After discovering the exhibit organized by New York’s Museum of Modern Art in 2009, Serge Toubiana, director of the museum which hosts one of the world’s most extensive film archives, was intent on bringing it to Europe. He explained, “I had the pleasure of convincing our friends at the MoMA to accept continuing the exhibition’s itinerary all the way to Paris. The decisive element was the enthusiastic agreement of Tim Burton”.

Cinemathèque Française

51 rue de Bercy, 75012 Paris

(Closed Tuesdays)

Written by: Lindsey Tramuta

My first (and hopefully not last) piece for the New York Times!
Fashion Playground|The Colette Carnaval, T-Magazine 

My first (and hopefully not last) piece for the New York Times!

Fashion Playground|The Colette Carnaval, T-Magazine 

A Joyeuse Saint-Valentin to all, from Ladurée! 
(Photo: Lindsey Tramuta ©

A Joyeuse Saint-Valentin to all, from Ladurée! 

(Photo: Lindsey Tramuta ©

Merry-Go-Round, Paris. 
More Paris photos HERE. 

Merry-Go-Round, Paris. 

More Paris photos HERE

Everyone’s favorite pastime in Paris: people watching 

Postcard from Paris 

Postcard from Paris 

Real Southern comfort fried chicken does exist in Paris. But it took American chefs from Seattle to do it. More on this gourmet bar food HERE. 
{photo: copyright Lindsey Tramuta}

Real Southern comfort fried chicken does exist in Paris. But it took American chefs from Seattle to do it. More on this gourmet bar food HERE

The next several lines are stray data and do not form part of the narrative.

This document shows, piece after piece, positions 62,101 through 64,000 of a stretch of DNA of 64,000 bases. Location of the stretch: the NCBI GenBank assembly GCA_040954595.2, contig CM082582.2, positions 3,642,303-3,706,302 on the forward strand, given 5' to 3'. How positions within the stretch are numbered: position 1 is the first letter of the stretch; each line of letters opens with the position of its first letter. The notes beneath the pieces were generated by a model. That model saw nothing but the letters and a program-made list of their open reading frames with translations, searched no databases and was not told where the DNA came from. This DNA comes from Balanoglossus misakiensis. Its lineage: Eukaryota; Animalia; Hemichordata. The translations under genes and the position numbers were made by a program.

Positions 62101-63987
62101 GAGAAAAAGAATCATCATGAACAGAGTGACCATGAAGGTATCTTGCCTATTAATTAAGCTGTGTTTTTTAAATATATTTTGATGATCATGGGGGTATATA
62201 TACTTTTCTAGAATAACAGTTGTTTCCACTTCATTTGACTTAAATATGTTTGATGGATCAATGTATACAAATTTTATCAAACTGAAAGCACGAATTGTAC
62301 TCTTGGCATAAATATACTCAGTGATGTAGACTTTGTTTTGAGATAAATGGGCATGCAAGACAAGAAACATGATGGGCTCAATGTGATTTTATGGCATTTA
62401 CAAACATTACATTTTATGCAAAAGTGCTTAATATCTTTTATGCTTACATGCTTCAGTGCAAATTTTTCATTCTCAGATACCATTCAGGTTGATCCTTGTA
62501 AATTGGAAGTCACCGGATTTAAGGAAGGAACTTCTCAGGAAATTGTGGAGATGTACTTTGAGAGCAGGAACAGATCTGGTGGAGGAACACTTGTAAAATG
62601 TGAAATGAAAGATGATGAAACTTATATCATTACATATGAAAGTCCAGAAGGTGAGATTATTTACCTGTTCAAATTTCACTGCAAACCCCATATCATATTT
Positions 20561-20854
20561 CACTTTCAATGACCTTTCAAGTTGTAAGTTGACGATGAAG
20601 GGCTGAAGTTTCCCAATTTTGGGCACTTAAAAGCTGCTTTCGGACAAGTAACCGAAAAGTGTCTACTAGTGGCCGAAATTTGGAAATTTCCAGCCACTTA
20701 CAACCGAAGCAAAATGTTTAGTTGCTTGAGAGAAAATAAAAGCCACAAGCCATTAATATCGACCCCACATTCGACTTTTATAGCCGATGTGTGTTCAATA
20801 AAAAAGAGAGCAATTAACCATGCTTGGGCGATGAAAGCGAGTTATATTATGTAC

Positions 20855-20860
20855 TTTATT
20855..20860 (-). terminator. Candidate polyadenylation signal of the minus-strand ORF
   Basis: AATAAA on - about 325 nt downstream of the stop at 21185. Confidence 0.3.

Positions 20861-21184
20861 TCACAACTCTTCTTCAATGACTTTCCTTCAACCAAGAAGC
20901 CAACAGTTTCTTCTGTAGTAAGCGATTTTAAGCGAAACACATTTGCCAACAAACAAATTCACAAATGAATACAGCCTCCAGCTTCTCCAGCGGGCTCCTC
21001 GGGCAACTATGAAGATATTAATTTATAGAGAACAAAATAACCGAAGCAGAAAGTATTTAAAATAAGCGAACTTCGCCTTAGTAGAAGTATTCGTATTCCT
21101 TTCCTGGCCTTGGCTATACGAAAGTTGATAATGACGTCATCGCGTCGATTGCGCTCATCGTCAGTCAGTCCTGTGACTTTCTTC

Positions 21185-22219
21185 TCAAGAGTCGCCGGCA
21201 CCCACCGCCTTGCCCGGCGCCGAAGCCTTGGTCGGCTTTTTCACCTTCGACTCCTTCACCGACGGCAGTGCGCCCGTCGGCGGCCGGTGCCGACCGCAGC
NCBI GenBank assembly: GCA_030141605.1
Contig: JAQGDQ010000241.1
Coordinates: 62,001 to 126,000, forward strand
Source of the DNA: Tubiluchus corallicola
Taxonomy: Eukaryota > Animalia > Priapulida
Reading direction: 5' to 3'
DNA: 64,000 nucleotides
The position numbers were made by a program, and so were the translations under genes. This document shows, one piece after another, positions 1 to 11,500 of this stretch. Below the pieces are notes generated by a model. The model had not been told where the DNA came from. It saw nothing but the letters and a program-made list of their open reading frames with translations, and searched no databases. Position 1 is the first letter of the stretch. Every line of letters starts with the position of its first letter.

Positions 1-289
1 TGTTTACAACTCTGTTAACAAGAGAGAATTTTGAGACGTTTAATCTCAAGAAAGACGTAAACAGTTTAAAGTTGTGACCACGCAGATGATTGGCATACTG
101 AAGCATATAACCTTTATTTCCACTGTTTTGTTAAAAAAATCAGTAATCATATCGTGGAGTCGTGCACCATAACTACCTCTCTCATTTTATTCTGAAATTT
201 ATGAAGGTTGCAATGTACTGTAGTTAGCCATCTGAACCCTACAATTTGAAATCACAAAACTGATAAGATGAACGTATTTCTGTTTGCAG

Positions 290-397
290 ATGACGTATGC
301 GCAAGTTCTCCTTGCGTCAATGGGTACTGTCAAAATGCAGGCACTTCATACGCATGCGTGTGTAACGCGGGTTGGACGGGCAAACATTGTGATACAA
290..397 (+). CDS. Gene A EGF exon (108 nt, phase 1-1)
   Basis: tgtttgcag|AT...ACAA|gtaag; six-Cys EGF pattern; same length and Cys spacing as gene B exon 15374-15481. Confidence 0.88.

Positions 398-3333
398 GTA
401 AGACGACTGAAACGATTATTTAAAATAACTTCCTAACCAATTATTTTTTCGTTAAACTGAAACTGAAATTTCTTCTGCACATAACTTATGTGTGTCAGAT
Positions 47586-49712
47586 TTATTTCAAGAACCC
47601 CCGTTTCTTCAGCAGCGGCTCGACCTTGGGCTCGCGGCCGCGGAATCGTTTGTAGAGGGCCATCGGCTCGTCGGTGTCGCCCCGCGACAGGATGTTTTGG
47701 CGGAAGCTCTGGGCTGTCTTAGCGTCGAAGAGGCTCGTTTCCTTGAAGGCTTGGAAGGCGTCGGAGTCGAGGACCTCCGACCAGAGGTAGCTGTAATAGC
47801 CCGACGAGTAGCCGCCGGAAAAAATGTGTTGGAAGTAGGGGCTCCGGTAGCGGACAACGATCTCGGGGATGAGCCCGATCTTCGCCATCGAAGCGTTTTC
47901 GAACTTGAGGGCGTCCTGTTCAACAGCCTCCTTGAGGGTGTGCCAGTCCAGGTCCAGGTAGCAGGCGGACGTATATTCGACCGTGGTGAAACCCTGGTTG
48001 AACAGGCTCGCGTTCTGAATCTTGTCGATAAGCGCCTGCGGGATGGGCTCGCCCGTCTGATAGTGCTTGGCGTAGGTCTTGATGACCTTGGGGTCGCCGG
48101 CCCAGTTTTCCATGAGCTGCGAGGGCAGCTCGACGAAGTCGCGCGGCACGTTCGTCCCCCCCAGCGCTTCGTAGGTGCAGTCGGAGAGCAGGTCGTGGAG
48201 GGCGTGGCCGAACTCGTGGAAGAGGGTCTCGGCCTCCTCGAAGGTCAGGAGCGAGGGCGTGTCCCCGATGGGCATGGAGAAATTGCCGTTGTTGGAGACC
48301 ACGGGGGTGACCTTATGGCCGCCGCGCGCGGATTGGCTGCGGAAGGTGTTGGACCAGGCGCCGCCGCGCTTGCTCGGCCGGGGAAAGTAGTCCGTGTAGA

{photo: copyright Lindsey Tramuta}

Place de la Concorde, Dec 10, 3:20pm #paris  (Taken with Instagram at Place de la Concorde)

Place de la Concorde, Dec 10, 3:20pm #paris (Taken with Instagram at Place de la Concorde)

My blog Lost In Cheeseland is currently ranked among the top 20 travel blogs in the Paris Golden Blog Awards and I would love your help! Voting is open until October 26th, could you give me a click? Just hit the blue “VOTEZ” button HERE!

My blog Lost In Cheeseland is currently ranked among the top 20 travel blogs in the Paris Golden Blog Awards and I would love your help! Voting is open until October 26th, could you give me a click? Just hit the blue “VOTEZ” button HERE!


Best place for scones in Paris - Pain et Chocolat. Get the full breakfast. 
More photos HERE. 

Best place for scones in Paris - Pain et Chocolat. Get the full breakfast. 

More photos HERE

The patty was fatty. Just as it should be. Delicious burger at Le Floréal, 75010. More photos and words HERE. 

The patty was fatty. Just as it should be. Delicious burger at Le Floréal, 75010. More photos and words HERE

Baguette slice in hand, you can spot the little French girl a mile away.
©Lindsey Tramuta 

Baguette slice in hand, you can spot the little French girl a mile away.

©Lindsey Tramuta 

Americans have always honored Paris: they appreciate it as a bulwark against ugly modernity, it’s the anti-America, the place where beauty and reason resist the sterile blandishments of Hollywood and therapy and plastic surgery and consumerism and talk-show emotions.

 -Holdforth 

{sent to me by @elledeejo}

NIGHTNIGHT by DEDDY